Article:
So what is this fragment that Harvard would want us to believe in all about?
September 19, 2012
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Harvard University used to be a place of astute academic excellence. The key words there are “used to be”. These days the academics are either gullible or lazy. Speaking of which Harvard has lazily made its way into the news again. BBC reports…
[A Harvard divinity professor] Karen King unveiled [a supposed 4th-Century Coptic script] at a conference in Rome. She said researchers had identified the words “Jesus said to them, ‘my wife’”, which might refer to Mary Magdalene.
Christian tradition holds that Jesus did not marry – but Ms King said in early years it was subject to debate. The provocative find could spark debate over celibacy and the role of women within Christianity, she added. But the announcement sparked scepticism from some theologians.
Jim West, a professor and Baptist pastor in Tennessee, said: “A statement on a papyrus fragment isn’t proof of anything. It’s nothing more than a statement ‘in thin air’, without substantial context.”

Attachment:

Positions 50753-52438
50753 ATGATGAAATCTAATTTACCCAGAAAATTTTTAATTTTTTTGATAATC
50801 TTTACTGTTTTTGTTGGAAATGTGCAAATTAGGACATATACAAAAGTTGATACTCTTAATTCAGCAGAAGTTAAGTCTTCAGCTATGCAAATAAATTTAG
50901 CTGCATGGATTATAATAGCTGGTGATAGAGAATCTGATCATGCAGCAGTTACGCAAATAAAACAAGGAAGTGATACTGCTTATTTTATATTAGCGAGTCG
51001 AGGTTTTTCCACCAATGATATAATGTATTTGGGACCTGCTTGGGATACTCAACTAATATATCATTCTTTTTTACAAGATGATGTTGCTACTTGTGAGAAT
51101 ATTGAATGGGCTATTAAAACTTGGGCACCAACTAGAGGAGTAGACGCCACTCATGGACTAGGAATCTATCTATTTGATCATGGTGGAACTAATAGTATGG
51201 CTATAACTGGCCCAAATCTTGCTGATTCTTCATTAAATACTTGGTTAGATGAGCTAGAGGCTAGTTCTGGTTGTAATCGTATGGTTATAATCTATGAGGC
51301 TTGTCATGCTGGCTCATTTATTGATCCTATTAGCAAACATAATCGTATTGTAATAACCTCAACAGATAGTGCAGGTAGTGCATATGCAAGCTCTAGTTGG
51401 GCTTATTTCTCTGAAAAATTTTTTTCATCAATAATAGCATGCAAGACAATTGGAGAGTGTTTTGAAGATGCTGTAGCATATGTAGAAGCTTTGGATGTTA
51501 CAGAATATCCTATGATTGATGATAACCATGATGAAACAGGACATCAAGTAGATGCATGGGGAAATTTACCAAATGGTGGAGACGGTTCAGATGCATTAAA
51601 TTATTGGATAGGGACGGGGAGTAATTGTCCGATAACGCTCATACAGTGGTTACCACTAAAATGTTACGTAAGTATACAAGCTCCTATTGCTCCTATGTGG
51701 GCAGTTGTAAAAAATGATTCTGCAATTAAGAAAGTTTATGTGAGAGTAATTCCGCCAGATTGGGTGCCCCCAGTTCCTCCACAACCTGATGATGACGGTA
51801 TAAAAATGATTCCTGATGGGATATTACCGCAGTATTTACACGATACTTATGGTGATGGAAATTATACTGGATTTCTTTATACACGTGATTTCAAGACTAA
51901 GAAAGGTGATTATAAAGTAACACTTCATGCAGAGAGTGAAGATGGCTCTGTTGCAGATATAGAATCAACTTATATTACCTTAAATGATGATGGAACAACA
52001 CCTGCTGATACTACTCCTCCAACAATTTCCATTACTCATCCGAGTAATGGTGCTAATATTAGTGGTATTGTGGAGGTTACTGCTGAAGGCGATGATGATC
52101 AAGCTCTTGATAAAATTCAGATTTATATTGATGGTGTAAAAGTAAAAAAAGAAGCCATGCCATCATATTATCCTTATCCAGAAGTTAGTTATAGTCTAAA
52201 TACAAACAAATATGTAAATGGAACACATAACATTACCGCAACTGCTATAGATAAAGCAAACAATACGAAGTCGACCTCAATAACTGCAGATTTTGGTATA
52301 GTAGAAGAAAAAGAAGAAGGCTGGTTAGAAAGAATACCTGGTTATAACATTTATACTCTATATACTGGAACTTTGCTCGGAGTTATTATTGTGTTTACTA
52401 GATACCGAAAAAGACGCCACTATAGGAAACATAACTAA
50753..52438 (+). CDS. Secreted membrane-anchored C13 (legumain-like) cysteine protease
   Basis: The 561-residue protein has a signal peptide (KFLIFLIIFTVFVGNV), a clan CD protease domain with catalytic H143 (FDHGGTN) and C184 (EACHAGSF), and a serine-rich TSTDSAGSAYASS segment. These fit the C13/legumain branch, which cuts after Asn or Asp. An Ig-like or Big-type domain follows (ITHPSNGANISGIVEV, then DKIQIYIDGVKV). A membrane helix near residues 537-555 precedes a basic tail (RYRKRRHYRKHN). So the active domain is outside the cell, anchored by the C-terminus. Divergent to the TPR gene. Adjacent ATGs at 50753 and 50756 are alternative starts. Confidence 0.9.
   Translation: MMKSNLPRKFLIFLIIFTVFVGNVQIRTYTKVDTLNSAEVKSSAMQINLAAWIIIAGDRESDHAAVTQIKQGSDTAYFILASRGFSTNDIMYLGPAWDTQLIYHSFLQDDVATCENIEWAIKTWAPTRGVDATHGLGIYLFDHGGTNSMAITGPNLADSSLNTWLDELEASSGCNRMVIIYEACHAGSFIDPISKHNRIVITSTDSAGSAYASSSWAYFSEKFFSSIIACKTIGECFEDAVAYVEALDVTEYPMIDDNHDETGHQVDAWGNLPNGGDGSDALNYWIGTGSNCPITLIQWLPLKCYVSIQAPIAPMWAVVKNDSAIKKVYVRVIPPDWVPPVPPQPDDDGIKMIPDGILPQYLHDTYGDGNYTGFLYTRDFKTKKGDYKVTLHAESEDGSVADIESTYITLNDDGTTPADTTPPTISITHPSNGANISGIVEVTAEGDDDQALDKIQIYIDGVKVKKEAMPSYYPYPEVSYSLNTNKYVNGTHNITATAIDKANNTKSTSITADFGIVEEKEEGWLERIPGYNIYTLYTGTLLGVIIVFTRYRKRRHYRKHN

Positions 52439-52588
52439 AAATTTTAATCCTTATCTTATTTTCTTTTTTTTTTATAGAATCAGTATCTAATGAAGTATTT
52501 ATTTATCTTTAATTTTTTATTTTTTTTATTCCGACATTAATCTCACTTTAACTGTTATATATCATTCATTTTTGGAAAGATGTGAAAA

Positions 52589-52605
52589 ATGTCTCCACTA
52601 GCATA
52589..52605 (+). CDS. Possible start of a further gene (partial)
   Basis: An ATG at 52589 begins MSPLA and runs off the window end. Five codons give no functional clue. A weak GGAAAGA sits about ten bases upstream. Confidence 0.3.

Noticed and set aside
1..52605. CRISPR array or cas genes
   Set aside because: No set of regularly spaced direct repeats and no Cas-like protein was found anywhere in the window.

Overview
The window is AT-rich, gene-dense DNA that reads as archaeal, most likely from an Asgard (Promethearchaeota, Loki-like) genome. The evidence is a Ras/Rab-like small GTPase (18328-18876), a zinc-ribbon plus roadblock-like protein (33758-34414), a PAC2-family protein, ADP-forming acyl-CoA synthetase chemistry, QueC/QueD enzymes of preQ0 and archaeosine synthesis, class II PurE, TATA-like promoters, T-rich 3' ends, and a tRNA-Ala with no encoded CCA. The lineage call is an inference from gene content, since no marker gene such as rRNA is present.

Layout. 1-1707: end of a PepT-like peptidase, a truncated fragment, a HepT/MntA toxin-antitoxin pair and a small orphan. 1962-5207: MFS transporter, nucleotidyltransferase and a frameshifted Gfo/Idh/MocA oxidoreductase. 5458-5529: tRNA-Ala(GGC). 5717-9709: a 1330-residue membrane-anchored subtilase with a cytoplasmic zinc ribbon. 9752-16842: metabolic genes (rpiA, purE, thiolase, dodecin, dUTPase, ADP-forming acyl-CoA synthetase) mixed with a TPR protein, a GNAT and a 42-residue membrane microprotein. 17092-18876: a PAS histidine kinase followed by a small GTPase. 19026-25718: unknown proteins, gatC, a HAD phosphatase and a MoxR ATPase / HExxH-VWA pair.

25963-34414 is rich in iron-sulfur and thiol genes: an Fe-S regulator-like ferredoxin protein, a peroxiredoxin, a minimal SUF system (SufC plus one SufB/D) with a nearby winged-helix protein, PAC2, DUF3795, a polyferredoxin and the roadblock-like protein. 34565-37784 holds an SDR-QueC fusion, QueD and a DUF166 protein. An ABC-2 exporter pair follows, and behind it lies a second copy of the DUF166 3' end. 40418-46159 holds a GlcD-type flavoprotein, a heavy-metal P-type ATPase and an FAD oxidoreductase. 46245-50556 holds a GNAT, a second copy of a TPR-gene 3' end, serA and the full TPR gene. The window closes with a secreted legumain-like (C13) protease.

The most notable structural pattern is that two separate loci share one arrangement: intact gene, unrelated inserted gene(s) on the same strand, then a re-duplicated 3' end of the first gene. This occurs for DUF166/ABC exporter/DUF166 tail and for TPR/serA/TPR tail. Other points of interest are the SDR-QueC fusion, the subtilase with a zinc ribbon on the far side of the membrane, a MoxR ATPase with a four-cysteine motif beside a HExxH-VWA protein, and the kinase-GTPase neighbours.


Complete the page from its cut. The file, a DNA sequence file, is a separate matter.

Wolf-Peter Funk, a noted Coptic linguist attending the same conference as Ms King, said there were “thousands of scraps of papyrus where you find crazy things,” and many questions remained about the fragment.
Ms King said the document, written in ancient Egyptian Coptic, is the first known scripture in which Jesus is reported to cite his wife. She said the 4th-Century text was a copy of a gospel…
Surely this fragment is going to make those crazy insecure Christians start blowing up Embassies. No?
No! Far from it, these “new revelations” and are not new. Heretics, dilettantes and false teachers (and lazy academic scholars) come in many stripes and shades. Actually Christians were told to expect such lies and false gospels which deviate from the totality of Scripture and worse blasphemous writings will come up to deceive many.
I agree with Jim West a fragment isn’t proof of anything. It only begs me to wonder what could be the debased motive of such shoddy workmanship? Any responsible academic would surely intuitively keep away from such questionable antiquities.
Oh, by the way King has just announced that the owner of the fragment now wants to hastily sell his dodgy antiquity to (wait for it) Harvard University!